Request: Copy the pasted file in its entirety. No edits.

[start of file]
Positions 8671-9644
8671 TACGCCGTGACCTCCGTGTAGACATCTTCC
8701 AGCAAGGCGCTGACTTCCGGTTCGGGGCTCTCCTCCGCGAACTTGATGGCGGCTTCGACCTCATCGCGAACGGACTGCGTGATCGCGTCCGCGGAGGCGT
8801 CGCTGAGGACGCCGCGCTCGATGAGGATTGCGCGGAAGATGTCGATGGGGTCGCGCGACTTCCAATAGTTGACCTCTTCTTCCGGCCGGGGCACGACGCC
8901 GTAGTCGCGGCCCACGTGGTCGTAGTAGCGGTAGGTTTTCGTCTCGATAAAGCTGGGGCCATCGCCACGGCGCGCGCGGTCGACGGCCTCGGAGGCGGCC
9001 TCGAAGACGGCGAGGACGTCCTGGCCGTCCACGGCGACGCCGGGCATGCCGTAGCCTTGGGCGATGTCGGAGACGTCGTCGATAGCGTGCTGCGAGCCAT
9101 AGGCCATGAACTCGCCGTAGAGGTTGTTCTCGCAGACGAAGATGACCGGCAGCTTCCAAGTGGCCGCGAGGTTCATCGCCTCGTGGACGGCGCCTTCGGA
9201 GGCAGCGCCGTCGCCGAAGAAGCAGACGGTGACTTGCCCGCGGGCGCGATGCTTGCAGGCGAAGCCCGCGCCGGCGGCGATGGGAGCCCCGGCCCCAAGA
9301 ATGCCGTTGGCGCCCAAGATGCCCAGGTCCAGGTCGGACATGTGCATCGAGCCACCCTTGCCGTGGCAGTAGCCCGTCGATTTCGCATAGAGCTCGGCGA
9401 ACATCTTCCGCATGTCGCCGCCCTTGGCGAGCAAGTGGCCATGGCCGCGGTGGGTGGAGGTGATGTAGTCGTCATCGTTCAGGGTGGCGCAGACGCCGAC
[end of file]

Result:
Positions 8671-9644
8671 TACGCCGTGACCTCCGTGTAGACATCTTCC
8701 AGCAAGGCGCTGACTTCCGGTTCGGGGCTCTCCTCCGCGAACTTGATGGCGGCTTCGACCTCATCGCGAACGGACTGCGTGATCGCGTCCGCGGAGGCGT
8801 CGCTGAGGACGCCGCGCTCGATGAGGATTGCGCGGAAGATGTCGATGGGGTCGCGCGACTTCCAATAGTTGACCTCTTCTTCCGGCCGGGGCACGACGCC
8901 GTAGTCGCGGCCCACGTGGTCGTAGTAGCGGTAGGTTTTCGTCTCGATAAAGCTGGGGCCATCGCCACGGCGCGCGCGGTCGACGGCCTCGGAGGCGGCC
9001 TCGAAGACGGCGAGGACGTCCTGGCCGTCCACGGCGACGCCGGGCATGCCGTAGCCTTGGGCGATGTCGGAGACGTCGTCGATAGCGTGCTGCGAGCCAT
9101 AGGCCATGAACTCGCCGTAGAGGTTGTTCTCGCAGACGAAGATGACCGGCAGCTTCCAAGTGGCCGCGAGGTTCATCGCCTCGTGGACGGCGCCTTCGGA
9201 GGCAGCGCCGTCGCCGAAGAAGCAGACGGTGACTTGCCCGCGGGCGCGATGCTTGCAGGCGAAGCCCGCGCCGGCGGCGATGGGAGCCCCGGCCCCAAGA
9301 ATGCCGTTGGCGCCCAAGATGCCCAGGTCCAGGTCGGACATGTGCATCGAGCCACCCTTGCCGTGGCAGTAGCCCGTCGATTTCGCATAGAGCTCGGCGA
9401 ACATCTTCCGCATGTCGCCGCCCTTGGCGAGCAAGTGGCCATGGCCGCGGTGGGTGGAGGTGATGTAGTCGTCATCGTTCAGGGTGGCGCAGACGCCGAC